In the past decade, disclosed cyberattacks experienced by water facilities and other utility companies have shown us the consequences of not being prepared. Operational Technology (OT) and Industrial Control Systems (ICS) comprehend fragile instruments that often are attractive targets for cybercriminals, being aware that often their cyber hygiene is incomplete and outdated mechanisms used in critical infrastructure.
Water facilities that are dedicated to treatment and supply cannot, for the sake of public health, fall victims of physical and cyber events that may put a halt on operations.
Therefore, it’s an absolute need to have efficient mechanisms to prevent infections and, in case they succeed, repair the damage as soon as possible to avoid any service interruptions.
But how to accomplish this? How can water facilities protect OT/ICS environments?
Water facilities have been the target of hackers in the last few years for good reasons. The Kemuri Water Company (unnamed water utility company referred to as such by Verizon in its data breach digest) in March 2016 and the Onslow Water and Sewer Authority from North Carolina in October 2018 are examples of this. These water facilities experienced cyberattacks that put critical operations at serious risk.
In the case of the Kemuri Water Company, Verizon shared that the water utility’s SCADA platform was running on an IBM AS/400 system, a solution offered by the vendor three decades ago. Such hardware was responsible for connecting OT and IT functions. As a result of this attack, it’s believed that hackers stole 2.5 million records containing customer and payment information.
On the other hand, ONWASA had more luck. The company detected the threat and followed its evolution. While some customers experienced technical issues while interacting with the utility’s interface, the company was effective in communicating that there were no risks related to supply. Operations at this time were more than critical, taking into consideration that only a few months before, Hurricane Florence struck the region, making ONWASA quintessential for the recovery process.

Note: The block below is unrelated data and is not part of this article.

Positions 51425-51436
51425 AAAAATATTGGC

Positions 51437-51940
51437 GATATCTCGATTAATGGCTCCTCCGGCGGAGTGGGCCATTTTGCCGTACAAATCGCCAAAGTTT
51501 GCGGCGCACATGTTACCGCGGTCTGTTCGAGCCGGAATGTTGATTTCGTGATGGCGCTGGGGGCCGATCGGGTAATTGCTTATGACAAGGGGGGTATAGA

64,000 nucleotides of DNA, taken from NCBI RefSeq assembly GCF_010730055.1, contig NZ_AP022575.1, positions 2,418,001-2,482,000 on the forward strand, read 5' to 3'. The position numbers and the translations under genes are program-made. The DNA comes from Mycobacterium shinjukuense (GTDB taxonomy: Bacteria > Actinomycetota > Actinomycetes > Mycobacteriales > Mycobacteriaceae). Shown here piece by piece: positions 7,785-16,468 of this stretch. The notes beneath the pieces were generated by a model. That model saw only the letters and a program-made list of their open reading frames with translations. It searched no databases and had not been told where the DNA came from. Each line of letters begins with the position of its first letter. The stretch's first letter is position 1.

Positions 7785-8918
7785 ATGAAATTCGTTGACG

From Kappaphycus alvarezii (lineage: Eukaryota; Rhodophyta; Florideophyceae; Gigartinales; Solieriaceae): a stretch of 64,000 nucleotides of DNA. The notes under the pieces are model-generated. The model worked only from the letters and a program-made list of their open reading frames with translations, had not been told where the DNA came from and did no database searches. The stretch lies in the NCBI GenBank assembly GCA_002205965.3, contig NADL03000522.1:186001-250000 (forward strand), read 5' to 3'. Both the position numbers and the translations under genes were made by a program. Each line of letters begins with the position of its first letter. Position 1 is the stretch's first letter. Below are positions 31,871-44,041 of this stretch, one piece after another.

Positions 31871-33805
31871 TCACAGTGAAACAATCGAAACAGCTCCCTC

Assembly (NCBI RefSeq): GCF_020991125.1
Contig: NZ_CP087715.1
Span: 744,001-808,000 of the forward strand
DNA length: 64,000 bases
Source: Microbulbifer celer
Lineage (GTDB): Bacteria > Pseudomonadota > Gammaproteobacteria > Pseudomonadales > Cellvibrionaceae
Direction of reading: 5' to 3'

Besides these cases, it’s also worth mentioning the cyberattack carried by Syria against the Israeli water system back in 2013. This attack had the goal of causing damage to public infrastructure and disrupt essential services in Haifa.
Good Cyber Hygiene as a Standard
If we study these two cases, we find that there is a clear difference between both. Cyber hygiene is something that continues to be neglected in industrial environments, especially utility companies that rely on significantly-outdated infrastructures.
While OT/ICS environments do not get obsolete as quickly as IT systems do, their implications in infrastructures as a whole are determinant. The vulnerabilities created by outdated hardware and software are major opportunities for malicious parties to infect critical systems, steal sensitive data, and, in the worst cases, compromise operations such as water treatment and supply.
Preparing for Physical and Cyber Events
Protecting OT/ICS environments at a water facility isn’t only about keeping potential cyberattacks at bay but also preparing for a critical physical event such as a natural disaster. Relying on outdated, inefficient systems doesn’t create vulnerabilities exploitable by cybercriminals but also weaknesses that may lead to significant problems during disaster scenarios.
Good cyber hygiene must be considered mandatory for a water facility, taking into account how critical its operations are. While implementing the considered measures to protect OT/ICS environments, both physical and cyber events must be taken into full consideration. All systems provided by vendors must be analyzed to make sure they will not cause any liable vulnerability for the whole infrastructure.
Most modern elements in the infrastructure, such as smart irrigation systems, have also been targeted. While these solutions rely on newer tech, they also come with associated vulnerabilities that cybercriminals have been able to exploit.